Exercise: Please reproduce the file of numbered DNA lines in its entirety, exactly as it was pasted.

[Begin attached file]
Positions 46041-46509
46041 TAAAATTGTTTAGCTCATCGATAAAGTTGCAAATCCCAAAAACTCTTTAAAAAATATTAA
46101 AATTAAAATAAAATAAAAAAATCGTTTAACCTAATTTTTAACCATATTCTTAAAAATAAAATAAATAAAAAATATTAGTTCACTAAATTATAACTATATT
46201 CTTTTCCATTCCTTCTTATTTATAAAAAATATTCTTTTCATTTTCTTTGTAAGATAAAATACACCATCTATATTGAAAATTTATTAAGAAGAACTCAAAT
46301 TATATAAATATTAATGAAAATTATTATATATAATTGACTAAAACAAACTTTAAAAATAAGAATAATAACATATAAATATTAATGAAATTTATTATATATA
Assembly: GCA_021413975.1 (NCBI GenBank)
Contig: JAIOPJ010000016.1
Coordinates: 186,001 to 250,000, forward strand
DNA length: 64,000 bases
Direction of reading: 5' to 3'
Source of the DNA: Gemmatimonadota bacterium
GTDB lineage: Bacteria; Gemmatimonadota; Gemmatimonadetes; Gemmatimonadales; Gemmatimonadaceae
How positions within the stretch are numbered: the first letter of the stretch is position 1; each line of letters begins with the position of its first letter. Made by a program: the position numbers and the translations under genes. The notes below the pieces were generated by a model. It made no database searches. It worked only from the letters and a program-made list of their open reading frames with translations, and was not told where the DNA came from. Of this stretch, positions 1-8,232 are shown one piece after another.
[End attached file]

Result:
Positions 46041-46509
46041 TAAAATTGTTTAGCTCATCGATAAAGTTGCAAATCCCAAAAACTCTTTAAAAAATATTAA
46101 AATTAAAATAAAATAAAAAAATCGTTTAACCTAATTTTTAACCATATTCTTAAAAATAAAATAAATAAAAAATATTAGTTCACTAAATTATAACTATATT
46201 CTTTTCCATTCCTTCTTATTTATAAAAAATATTCTTTTCATTTTCTTTGTAAGATAAAATACACCATCTATATTGAAAATTTATTAAGAAGAACTCAAAT
46301 TATATAAATATTAATGAAAATTATTATATATAATTGACTAAAACAAACTTTAAAAATAAGAATAATAACATATAAATATTAATGAAATTTATTATATATA
Assembly: GCA_021413975.1 (NCBI GenBank)
Contig: JAIOPJ010000016.1
Coordinates: 186,001 to 250,000, forward strand
DNA length: 64,000 bases
Direction of reading: 5' to 3'
Source of the DNA: Gemmatimonadota bacterium
GTDB lineage: Bacteria; Gemmatimonadota; Gemmatimonadetes; Gemmatimonadales; Gemmatimonadaceae
How positions within the stretch are numbered: the first letter of the stretch is position 1; each line of letters begins with the position of its first letter. Made by a program: the position numbers and the translations under genes. The notes below the pieces were generated by a model. It made no database searches. It worked only from the letters and a program-made list of their open reading frames with translations, and was not told where the DNA came from. Of this stretch, positions 1-8,232 are shown one piece after another.